The company has the right to lodge an objection to the tax levied on the company’s profits by the IRD. The time limit to lodge this objection is 1 month from the issue date of the tax demand note.
However for offshore claims, the company should demonstrate new facts/documents that support its claim, rather than re-stating the same information provided in previous responses. You should note that its quite difficult to overturn the IRD’s decision once a judgement is made.
In general, the IRD will not impose additional interest or penalties on chargeable tax due from year past for an offshore claim. However separate penalties may occur if the company willfully attempts to defraud or provide inaccurate or misleading information or documents to the government. You may view more information on the penalty provisions under the IRO.
In certain cases where half of the company’s business is located in Hong Kong, and the other half outside the city, then the company can claim an apportionment of 50:50 of its profits taxable. However the activities of the business should be separable, and different parts of the company.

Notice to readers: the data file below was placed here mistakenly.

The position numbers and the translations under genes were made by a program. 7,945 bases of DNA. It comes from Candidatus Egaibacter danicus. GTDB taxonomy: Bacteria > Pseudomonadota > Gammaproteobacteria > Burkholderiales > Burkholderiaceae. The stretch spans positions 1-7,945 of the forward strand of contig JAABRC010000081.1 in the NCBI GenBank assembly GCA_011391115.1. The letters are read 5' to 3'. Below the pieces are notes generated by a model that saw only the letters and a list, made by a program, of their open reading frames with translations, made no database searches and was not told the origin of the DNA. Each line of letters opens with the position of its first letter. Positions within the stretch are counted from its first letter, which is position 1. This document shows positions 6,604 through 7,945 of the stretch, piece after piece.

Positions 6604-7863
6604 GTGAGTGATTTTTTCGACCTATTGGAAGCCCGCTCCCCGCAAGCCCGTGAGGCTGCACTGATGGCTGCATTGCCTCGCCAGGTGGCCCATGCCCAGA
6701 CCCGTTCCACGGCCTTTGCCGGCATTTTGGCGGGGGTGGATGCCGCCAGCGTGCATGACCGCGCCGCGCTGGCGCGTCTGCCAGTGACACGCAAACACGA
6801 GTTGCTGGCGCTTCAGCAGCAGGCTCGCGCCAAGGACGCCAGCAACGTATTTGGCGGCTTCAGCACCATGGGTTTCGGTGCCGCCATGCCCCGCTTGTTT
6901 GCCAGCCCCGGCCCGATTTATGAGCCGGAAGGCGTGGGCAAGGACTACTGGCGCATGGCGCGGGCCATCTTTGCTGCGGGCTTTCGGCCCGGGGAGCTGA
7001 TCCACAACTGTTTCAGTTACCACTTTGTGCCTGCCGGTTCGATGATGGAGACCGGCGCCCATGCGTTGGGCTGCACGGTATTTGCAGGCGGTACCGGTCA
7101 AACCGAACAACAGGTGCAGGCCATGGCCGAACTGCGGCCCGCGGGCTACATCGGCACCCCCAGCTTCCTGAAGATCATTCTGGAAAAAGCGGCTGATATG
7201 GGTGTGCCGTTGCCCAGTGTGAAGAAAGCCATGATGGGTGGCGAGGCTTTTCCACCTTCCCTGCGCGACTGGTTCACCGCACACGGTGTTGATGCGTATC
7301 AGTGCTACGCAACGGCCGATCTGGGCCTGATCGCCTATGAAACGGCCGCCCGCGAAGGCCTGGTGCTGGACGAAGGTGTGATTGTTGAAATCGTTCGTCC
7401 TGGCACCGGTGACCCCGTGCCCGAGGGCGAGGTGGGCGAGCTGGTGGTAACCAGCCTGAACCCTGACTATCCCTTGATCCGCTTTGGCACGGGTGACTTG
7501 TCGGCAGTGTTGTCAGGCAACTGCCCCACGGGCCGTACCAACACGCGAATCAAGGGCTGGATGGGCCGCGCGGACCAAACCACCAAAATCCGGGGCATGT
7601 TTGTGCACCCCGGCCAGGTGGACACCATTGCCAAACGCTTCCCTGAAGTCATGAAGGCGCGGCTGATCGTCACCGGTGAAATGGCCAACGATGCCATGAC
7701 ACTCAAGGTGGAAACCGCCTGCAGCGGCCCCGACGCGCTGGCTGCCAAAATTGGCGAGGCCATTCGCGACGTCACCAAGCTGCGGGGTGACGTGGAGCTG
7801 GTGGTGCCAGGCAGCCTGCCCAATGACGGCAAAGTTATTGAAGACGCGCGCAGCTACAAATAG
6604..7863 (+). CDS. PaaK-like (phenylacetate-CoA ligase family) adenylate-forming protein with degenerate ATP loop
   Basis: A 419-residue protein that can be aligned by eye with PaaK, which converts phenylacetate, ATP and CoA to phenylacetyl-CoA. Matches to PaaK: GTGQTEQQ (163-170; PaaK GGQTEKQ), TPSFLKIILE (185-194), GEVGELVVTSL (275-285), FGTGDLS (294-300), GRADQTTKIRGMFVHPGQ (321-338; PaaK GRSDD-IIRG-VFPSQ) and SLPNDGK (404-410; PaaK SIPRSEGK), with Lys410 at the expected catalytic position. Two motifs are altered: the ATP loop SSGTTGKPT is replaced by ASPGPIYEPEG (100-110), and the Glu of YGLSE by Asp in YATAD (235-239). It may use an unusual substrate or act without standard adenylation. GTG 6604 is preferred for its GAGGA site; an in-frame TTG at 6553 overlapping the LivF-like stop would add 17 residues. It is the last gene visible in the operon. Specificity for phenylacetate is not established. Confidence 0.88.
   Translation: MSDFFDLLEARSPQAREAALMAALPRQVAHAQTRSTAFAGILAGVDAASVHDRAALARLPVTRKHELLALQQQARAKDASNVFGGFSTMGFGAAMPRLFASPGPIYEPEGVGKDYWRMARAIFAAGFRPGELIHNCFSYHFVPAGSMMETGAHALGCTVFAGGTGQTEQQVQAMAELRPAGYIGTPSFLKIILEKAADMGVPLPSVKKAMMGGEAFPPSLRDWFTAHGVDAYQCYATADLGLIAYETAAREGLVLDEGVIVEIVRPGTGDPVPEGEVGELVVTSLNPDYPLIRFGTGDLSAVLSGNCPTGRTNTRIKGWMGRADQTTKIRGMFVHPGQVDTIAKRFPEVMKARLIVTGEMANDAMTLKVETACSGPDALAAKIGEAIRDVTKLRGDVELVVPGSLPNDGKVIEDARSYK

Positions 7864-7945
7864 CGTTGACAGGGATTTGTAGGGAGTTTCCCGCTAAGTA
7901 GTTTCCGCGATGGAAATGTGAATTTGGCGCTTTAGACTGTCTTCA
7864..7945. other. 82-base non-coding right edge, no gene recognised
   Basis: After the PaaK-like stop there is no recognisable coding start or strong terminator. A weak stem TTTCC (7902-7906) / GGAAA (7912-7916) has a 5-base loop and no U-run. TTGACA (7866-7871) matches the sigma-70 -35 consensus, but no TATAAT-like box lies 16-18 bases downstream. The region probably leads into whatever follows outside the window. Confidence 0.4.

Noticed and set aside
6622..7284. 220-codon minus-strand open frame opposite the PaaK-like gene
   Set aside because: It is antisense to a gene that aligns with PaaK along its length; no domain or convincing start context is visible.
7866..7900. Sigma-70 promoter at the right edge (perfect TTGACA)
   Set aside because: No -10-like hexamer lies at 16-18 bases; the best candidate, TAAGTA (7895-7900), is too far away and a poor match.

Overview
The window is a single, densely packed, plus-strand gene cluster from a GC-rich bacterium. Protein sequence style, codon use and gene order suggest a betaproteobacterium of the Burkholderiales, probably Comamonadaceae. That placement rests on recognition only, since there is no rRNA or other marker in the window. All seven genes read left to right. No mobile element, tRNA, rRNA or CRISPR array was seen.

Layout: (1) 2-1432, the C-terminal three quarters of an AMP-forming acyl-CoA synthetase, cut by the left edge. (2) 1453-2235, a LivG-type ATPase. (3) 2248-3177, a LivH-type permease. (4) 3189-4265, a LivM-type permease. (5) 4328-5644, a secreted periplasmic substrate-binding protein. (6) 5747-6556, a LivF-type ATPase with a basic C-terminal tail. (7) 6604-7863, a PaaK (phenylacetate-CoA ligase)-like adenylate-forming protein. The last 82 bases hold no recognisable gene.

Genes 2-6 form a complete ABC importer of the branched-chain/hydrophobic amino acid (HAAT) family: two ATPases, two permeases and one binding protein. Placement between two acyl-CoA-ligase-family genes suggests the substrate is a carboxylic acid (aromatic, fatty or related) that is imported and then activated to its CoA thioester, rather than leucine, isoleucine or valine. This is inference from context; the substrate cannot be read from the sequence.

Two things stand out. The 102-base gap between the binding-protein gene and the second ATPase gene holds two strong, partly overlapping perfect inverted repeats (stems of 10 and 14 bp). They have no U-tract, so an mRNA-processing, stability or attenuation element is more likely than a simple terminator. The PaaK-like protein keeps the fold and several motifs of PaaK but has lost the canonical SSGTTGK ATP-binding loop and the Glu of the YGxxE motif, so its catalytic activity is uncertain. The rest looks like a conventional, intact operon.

After reading all about tax claims for offshore status for Hong Kong companies, if you are still unsure whether your company can successfully claim offshore profits tax exemption, look no further.
Even though this tax advice for offshore profits is traditionally handled by the Big 4 accounting firms, their fees can be many times higher than other service providers. That and finding a reputable firm to handle these offshore cases can be tricky, as most local Hong Kong CPAs only process audits for local firms.
Startupr has years of experience handling offshore tax claims with a high success rate for our companies and their offshore activities. Reach out to Startupr for us to start reviewing your case.
We at Startupr can assist you in reviewing your company’s business activities to explore the possibility of a successful claim for offshore status; before your incorporate, mid-year, or at the close of the financial year end.
We can also provide you more information on the process and steps for obtaining offshore status. Over the years we have a high success rate for offshore profits tax exemptions for tax query letters for our clients for those conducting their business outside Hong Kong.